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Call for Closed Captioning on the Web Heard by Google

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Monday, January 11, 2010   

PHOENIX - Most of the television shows broadcast over-the-air are now captioned, but groups advocating for the deaf and hard-of-hearing community say it's a whole different story on the Internet. Many sites that feature video entertainment don't offer captioning, but a bill in Congress would require them to do so.

HR 3101, the "21st Century Communications and Video Accessibility Act of 2009," has 25 cosponsors, including Arizona Rep. Raul Grijalva (D-7th).

Kerry Malak, communications director for the Center for the Deaf and Hard of Hearing says the lack of captioning capability has resulted in a caste system, of sorts, on the Web.

"It's really kind-of created this new divide between the hearing and severely hard-of-hearing deaf populations."

Malak says the recent announcement from Google that automatic caption capability is being added to videos on YouTube is a step in the right direction. According to Google, machine-generated captions will initially be available only in English and on videos from 13 YouTube partner channels, but it hopes to extend the feature eventually to all videos uploaded to the site.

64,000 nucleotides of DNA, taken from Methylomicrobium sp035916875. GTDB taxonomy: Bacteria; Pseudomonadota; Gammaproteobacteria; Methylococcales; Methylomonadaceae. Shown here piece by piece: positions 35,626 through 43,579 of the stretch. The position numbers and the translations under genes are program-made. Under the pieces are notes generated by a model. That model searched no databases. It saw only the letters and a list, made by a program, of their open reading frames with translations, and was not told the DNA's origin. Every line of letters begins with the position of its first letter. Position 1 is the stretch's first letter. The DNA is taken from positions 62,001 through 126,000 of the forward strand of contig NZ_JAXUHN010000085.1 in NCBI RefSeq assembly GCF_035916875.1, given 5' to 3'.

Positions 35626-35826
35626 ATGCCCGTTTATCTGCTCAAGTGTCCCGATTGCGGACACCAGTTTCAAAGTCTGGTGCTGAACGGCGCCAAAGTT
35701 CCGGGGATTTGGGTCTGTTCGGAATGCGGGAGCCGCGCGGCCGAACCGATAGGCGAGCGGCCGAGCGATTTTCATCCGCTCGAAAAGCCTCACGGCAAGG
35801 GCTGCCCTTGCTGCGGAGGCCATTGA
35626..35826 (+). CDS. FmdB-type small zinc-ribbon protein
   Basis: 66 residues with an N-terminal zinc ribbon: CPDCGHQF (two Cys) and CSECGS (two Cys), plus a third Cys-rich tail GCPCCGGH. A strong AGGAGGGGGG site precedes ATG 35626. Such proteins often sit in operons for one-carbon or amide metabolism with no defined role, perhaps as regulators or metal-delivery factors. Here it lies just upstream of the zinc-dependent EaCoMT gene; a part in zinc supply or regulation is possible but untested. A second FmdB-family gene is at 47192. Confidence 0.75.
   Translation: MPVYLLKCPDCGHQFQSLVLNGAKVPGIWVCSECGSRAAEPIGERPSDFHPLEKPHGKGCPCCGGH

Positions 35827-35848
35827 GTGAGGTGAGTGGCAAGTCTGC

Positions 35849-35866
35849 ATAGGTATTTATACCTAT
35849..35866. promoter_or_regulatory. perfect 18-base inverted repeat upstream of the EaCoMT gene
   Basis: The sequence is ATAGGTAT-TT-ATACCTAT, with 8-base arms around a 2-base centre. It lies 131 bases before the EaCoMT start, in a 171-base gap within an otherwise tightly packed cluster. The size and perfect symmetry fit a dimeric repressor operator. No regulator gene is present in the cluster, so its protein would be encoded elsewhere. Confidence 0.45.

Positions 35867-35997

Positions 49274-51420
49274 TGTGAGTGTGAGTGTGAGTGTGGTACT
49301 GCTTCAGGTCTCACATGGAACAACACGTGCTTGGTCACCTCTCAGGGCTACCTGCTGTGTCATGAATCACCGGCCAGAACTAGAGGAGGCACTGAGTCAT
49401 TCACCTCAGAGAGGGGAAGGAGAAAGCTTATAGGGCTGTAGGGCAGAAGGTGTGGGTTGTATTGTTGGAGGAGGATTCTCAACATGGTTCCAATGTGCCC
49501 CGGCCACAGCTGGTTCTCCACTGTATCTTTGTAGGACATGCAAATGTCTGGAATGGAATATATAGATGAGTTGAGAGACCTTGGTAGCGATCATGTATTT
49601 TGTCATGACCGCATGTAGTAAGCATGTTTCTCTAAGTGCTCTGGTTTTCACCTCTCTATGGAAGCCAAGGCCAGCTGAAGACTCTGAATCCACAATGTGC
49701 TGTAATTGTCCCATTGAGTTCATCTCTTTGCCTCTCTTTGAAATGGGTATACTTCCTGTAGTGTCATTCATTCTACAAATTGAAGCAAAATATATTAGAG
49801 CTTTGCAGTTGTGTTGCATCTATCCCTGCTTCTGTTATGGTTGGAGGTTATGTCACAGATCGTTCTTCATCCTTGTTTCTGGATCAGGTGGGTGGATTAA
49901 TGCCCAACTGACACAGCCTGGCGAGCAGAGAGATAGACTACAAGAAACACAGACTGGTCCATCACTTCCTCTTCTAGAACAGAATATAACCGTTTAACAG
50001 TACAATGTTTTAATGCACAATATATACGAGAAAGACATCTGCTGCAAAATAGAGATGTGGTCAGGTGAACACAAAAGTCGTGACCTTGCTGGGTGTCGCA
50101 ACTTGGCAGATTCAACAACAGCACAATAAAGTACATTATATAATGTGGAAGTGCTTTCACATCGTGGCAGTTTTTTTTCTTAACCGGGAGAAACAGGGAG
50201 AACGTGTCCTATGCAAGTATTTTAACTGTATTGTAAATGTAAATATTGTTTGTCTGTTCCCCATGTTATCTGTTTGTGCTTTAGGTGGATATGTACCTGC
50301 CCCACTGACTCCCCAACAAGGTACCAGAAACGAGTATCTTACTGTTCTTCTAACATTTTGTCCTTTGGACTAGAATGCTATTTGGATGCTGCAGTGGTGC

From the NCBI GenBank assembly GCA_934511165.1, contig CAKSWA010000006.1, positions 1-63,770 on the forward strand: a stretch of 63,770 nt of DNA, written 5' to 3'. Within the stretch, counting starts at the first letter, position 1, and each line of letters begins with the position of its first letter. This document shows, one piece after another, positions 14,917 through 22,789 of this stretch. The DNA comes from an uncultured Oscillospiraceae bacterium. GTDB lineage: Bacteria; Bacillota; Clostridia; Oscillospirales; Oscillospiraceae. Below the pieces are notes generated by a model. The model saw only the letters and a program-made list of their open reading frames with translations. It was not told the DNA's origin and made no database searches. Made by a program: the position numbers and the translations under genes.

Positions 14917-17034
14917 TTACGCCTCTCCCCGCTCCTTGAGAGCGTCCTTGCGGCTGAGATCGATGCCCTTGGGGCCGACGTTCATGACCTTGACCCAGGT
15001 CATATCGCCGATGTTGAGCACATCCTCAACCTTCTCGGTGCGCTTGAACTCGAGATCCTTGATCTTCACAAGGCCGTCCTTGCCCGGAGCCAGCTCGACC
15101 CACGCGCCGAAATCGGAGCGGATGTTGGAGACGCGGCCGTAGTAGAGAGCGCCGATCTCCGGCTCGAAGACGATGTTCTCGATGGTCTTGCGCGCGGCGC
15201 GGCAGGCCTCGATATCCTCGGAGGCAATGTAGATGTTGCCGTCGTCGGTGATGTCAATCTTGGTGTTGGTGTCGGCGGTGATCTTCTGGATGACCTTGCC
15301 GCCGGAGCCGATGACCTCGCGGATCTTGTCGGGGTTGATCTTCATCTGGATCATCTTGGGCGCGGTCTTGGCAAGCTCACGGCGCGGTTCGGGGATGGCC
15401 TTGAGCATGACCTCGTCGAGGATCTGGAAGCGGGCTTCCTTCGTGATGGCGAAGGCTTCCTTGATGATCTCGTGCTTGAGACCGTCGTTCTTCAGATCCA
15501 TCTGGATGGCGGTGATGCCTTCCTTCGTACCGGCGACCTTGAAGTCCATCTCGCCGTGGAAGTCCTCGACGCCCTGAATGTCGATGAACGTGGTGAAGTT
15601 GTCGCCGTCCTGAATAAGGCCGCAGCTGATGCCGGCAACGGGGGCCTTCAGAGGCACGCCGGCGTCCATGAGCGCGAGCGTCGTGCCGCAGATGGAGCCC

As more people shift to the Internet to view their news and entertainment, Malak says the lack of captioning is becoming a huge problem.

"Most of the online TV content is not captioned at all yet either, which is a big problem, because you are used to seeing that on your TV."

Google audio engineers say background noise and strong accents pose a challenge to creating precise captions from the spoken word, but they are confident that voice recognition technology will continue to improve. Malak says that will be especially important as the deaf and hard-of-hearing population grows, with the baby boomer generation now adding substantially to those numbers.



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